3. Satisfaction: here effective response leads to satisfaction or alleviation of registered needs. Satisfaction can be considered the goal of motivation because it eliminates the personal need imbalance and restores physiological and psychological equilibrium.


We have different perspectives or views to the study of the motivation theories. The are

1. Traditional approach

2. Human relations approach

3. Human resource approach

4. Contemporary approaches


1. Traditional approach: This approach assumes that mangers know the job more and workers are lazy and motivated by money. It is best represented by the work of Frederick W. Taylor. He suggested the use of an incentive pay system. Workers are viewed as economic people that is people who will work harder for economic pay, for example paying sales persons on commission basis. In this traditional approach, economic gain is the primary motivation.

2. Human relations approach: this approach derives its roots from the Hawthorne studies of Elton Mayo and Associates at the Western Electric Plant. Emphasis is on the role of the social man in the workplace. Man has more needs that are important than money. Boredom and repetitiveness of many tasks in the workplace can bring about reduced motivation. Workers can be motivated by acknowledging their social needs and making them feel useful and important. Modern day legacies of this model include the use of suggestion boxes, organization newsletters and employee contribution to the performance evaluation process.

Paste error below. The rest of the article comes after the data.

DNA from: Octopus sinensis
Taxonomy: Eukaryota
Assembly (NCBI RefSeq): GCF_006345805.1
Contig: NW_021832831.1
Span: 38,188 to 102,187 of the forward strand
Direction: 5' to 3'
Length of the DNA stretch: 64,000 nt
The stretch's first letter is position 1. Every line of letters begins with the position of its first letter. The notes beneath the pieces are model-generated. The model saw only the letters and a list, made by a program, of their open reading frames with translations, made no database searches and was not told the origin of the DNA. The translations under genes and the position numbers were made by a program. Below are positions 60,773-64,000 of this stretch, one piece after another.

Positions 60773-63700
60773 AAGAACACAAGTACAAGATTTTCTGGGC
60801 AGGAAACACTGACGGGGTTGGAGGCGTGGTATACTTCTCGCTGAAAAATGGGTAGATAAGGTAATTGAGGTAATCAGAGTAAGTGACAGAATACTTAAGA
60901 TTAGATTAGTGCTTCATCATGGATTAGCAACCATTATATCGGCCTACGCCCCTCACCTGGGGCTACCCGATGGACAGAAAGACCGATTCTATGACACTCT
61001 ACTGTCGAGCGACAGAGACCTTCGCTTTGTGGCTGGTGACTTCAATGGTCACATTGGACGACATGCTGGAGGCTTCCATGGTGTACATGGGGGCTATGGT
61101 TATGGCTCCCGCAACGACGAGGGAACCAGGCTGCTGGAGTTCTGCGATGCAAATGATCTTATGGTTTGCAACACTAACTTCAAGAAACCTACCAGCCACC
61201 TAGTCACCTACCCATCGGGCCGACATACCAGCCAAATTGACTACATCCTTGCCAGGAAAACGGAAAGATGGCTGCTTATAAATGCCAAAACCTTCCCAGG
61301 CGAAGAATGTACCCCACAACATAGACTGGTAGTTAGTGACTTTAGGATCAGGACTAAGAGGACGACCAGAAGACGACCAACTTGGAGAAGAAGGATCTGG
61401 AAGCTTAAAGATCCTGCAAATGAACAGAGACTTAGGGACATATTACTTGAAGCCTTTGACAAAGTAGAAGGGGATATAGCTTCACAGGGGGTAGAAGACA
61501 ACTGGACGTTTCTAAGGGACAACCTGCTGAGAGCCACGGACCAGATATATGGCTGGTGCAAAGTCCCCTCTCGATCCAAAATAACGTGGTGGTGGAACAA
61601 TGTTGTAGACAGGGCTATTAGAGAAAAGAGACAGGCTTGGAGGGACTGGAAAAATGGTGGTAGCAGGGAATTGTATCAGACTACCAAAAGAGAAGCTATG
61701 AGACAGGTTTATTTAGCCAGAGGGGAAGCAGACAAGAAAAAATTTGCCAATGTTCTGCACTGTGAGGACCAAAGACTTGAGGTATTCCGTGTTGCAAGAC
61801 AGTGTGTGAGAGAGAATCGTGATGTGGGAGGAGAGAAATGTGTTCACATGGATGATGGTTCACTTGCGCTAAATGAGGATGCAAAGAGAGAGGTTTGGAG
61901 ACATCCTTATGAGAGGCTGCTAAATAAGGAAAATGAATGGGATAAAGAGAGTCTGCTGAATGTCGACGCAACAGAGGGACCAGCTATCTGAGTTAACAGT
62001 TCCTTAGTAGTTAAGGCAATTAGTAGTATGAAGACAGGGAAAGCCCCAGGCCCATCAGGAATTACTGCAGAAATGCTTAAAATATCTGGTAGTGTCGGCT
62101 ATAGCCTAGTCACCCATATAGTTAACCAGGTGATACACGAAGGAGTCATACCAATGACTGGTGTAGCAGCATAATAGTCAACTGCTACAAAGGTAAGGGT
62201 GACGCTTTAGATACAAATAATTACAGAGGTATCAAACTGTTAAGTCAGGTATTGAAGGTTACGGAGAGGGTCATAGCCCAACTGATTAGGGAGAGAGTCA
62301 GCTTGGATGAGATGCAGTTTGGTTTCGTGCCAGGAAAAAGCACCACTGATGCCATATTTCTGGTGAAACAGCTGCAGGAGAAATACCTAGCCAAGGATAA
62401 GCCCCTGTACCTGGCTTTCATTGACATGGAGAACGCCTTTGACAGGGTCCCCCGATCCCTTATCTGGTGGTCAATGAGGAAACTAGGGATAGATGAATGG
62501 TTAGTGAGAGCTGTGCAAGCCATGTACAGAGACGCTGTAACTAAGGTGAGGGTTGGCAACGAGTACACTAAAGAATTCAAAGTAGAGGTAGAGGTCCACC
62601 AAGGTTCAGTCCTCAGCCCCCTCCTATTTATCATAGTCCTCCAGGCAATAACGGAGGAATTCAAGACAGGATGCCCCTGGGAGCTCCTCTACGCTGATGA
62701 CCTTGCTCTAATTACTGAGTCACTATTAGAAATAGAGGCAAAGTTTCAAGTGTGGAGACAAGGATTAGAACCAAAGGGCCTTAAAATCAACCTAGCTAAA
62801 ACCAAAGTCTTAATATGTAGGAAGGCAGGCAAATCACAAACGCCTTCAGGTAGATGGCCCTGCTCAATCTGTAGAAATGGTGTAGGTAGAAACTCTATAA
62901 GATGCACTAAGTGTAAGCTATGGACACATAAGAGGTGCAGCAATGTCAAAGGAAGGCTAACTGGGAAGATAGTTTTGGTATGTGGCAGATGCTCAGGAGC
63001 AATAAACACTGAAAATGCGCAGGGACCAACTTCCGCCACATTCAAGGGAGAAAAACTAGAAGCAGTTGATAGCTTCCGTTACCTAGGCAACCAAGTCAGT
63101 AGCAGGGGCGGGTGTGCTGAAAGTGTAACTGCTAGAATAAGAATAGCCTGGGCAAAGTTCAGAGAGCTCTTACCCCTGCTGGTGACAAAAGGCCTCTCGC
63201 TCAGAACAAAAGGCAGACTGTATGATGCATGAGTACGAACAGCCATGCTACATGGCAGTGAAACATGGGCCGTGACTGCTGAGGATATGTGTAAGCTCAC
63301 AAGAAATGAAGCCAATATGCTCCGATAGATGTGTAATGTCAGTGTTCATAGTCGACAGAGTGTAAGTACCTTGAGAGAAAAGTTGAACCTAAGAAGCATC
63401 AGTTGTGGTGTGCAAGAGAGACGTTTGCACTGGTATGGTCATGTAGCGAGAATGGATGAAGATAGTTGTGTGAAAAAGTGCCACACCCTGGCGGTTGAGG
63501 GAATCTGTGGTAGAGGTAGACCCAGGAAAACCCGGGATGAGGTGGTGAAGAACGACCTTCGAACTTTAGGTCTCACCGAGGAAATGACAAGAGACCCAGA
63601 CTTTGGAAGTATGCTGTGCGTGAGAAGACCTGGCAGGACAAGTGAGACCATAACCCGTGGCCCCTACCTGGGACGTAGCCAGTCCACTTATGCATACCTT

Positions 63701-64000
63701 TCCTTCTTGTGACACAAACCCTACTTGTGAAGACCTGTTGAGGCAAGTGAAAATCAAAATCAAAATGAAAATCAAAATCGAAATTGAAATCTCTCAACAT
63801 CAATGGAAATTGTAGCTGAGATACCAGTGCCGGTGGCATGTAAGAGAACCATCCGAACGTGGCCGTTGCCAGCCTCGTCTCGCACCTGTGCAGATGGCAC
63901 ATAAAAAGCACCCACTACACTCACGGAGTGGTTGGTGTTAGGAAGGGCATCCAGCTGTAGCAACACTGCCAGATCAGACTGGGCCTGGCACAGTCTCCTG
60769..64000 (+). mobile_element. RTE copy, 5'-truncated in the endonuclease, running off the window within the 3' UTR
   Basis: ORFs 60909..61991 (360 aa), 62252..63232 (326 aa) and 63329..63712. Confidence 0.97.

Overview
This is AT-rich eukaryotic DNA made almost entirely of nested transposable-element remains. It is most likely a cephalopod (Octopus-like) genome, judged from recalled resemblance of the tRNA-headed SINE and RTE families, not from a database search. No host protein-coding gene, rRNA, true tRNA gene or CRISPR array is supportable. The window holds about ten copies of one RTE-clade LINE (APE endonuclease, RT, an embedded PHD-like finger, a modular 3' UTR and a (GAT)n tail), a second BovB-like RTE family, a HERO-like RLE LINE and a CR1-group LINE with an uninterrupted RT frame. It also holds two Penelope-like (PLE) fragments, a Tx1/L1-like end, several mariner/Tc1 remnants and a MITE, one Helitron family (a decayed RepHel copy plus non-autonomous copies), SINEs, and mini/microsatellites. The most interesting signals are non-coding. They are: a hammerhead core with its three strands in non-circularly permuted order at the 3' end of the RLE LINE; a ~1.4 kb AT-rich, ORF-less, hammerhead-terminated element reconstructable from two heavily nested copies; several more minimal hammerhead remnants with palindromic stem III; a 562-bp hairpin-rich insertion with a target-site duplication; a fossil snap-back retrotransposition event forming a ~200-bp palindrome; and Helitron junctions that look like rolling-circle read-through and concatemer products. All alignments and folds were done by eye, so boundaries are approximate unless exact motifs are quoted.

3. Human resource approach: this approach is associated with the work of Douglas McGregor and is concerned with the concept of the whole person. It combines the economic man and social man. Employees are complex and motivated by many factors, people want to and have the ability to contribute positively to the organization.

4. Contemporary approaches: constitute modern approaches to motivation theory. It is dominated by three theories; content, process or cognitive and reinforcement theories. Consist of the need, reinforcement, equity, expectancy and goal setting theories. Common to all these five theories is the crucial role of a person’s awareness of what is important to him or her and the circumstances in which he or she works.

Content theory emphasizes analysis of underlying human needs-gives insight to needs and how it can be satisfied.

Process or Cognitive theory concern thought process that influence behavior. How employees seek rewards in work circumstances

Reinforcement focus on employee learning of desired work behavior.